Macy's is closing another 100 stores
Comment of the Day

August 12 2016

Commentary by Eoin Treacy

Macy's is closing another 100 stores

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Macy's closures come amid a sixth-straight quarterly decline in sales. However, sales fell less than feared and the company said it's "encouraged" by recent sales trends. Wall Street applauded the dramatic store closures, sending the stock surging 17%, its best day since 2008.

Macy's said its new strategy is to concentrate its financial firepower and talent on its best-performing locations. The department store plans to invest in strong stores by highlighting new vendors, increasing the size and quality of its staff and investing in new technology.

"We operate in a fast-changing world, and our company is moving forward decisively to build further on Macy's heritage," Macy's CEO Terry Lundgren said in a statement.

Macy's said the store closures could result in the loss of about $1 billion in sales, even after accounting for shoppers who would go online and to other Macy's locations. The company plans to offset that loss in sales by cutting costs, even beyond shutting down these stores.

It's not clear how many jobs will be impacted by these moves. Macy's told CNNMoney it won't detail layoffs until it finalizes its store closure list.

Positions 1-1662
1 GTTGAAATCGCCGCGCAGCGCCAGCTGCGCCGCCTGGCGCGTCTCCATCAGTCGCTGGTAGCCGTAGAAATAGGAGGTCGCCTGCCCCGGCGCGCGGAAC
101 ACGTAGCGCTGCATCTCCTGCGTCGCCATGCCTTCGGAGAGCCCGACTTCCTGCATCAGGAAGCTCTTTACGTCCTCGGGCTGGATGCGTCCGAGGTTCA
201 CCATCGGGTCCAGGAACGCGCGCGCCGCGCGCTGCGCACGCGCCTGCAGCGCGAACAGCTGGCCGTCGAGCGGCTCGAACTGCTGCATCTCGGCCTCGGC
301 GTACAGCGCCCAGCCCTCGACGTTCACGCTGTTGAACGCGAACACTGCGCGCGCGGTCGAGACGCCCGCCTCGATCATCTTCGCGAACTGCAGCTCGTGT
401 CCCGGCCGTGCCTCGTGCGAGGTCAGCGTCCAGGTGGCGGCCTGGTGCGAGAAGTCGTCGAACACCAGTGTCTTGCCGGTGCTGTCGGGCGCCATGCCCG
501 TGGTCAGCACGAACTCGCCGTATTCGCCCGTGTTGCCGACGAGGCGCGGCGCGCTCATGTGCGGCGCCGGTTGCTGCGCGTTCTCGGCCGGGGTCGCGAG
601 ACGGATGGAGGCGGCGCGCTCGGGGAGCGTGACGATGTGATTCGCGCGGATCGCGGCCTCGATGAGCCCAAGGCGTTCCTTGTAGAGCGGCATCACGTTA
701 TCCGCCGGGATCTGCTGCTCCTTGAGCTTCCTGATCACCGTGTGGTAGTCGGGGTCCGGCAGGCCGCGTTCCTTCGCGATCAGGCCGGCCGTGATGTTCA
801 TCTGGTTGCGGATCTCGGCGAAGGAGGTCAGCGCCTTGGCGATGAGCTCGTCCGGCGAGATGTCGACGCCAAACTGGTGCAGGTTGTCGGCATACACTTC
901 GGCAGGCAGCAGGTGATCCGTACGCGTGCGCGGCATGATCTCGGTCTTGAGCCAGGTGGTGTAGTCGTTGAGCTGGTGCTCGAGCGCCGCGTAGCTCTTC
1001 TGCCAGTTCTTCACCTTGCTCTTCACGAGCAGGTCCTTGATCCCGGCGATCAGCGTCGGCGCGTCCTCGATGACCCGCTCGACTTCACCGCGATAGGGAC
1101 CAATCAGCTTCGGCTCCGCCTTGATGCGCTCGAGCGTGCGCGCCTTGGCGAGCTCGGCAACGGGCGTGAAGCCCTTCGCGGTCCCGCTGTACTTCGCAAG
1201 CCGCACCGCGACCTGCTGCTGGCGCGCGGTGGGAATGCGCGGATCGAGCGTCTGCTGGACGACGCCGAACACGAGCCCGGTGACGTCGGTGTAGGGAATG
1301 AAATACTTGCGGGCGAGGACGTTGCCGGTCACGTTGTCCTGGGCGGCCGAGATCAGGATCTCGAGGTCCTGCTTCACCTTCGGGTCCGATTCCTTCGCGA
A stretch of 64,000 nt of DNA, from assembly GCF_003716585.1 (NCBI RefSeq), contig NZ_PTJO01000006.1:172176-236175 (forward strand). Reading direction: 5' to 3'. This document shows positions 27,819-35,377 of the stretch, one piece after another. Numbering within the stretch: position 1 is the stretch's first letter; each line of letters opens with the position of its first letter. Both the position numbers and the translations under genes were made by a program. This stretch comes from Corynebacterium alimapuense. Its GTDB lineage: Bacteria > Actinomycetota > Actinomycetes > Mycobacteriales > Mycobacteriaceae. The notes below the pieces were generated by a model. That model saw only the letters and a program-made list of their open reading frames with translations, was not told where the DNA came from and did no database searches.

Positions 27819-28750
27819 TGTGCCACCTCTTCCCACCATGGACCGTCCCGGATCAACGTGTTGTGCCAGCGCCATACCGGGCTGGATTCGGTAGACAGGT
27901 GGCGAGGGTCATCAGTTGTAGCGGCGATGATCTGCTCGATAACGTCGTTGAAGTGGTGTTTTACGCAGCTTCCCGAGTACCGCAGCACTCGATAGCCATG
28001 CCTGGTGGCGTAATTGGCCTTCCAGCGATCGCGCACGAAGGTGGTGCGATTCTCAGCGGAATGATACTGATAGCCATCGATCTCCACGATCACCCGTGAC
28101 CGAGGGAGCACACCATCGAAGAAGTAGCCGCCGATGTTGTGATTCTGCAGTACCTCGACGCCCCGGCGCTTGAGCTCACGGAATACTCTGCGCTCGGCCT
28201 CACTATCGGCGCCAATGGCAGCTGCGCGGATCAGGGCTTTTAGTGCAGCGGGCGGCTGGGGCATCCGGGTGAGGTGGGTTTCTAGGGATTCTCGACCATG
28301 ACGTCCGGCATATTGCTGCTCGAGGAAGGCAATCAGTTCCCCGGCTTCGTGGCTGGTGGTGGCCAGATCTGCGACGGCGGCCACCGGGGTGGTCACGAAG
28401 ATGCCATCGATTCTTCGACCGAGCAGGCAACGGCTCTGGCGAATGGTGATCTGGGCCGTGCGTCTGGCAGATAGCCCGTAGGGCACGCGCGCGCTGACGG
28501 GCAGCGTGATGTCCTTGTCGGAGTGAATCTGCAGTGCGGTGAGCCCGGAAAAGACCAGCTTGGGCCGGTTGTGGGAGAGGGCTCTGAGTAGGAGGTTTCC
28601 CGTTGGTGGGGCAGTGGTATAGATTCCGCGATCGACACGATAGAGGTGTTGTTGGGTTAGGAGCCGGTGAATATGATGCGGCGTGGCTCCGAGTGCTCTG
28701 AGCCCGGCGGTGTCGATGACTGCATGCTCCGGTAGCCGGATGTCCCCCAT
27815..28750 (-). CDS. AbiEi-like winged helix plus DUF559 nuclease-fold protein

Eoin Treacy's view

Macys, and a number of other big box retailers, have two problems. They rely on physical locations which tend to have a boring feel and their products are too expensive. Nevertheless they command sizeable, albeit shrinking shares of the consumer market and have impressive real estate holdings which have appreciated considerably since the credit crisis. 

Macys’ decision to close 100 stores is an acceptance that its business model is badly in need of revitalisation. Freeing up cash from the disposal of real estate is likely to be net positive for the share price but with retail sales becoming an increasingly competitive market it will have to fight hard to regain the trend consistency that was evident until last year. The share is now testing the region of the trend mean following an impressive two-week rally but will need to sustain a move above it to signal a return to demand dominance beyond the short term. 

Nordstrom and Gap both have similar patterns.

Meanwhile JC Penny is testing the upper side of a more than two-year base.

Ralph Lauren may be benefitting from its position as outfitter for the US Olympic team and has pushed above its 200-day MA.

Amazon remains the clear leader in retailing and continues to expand its dominant position. The share continues to extend its uptrend and a clear break in the progression of higher reaction lows would be required  to question the consistency of the advance. Despite Wal-Mart’s decision to challenge Amazon through its acquisition of, perhaps the greatest risk to its dominance would be an anti-trust suit.

Among discounters TJX remains in a broadly consistent medium-term uptrend and a sustained move below the trend mean would be required to question medium-term scope for additional upside.

Ross Stores has a broadly similar pattern. 

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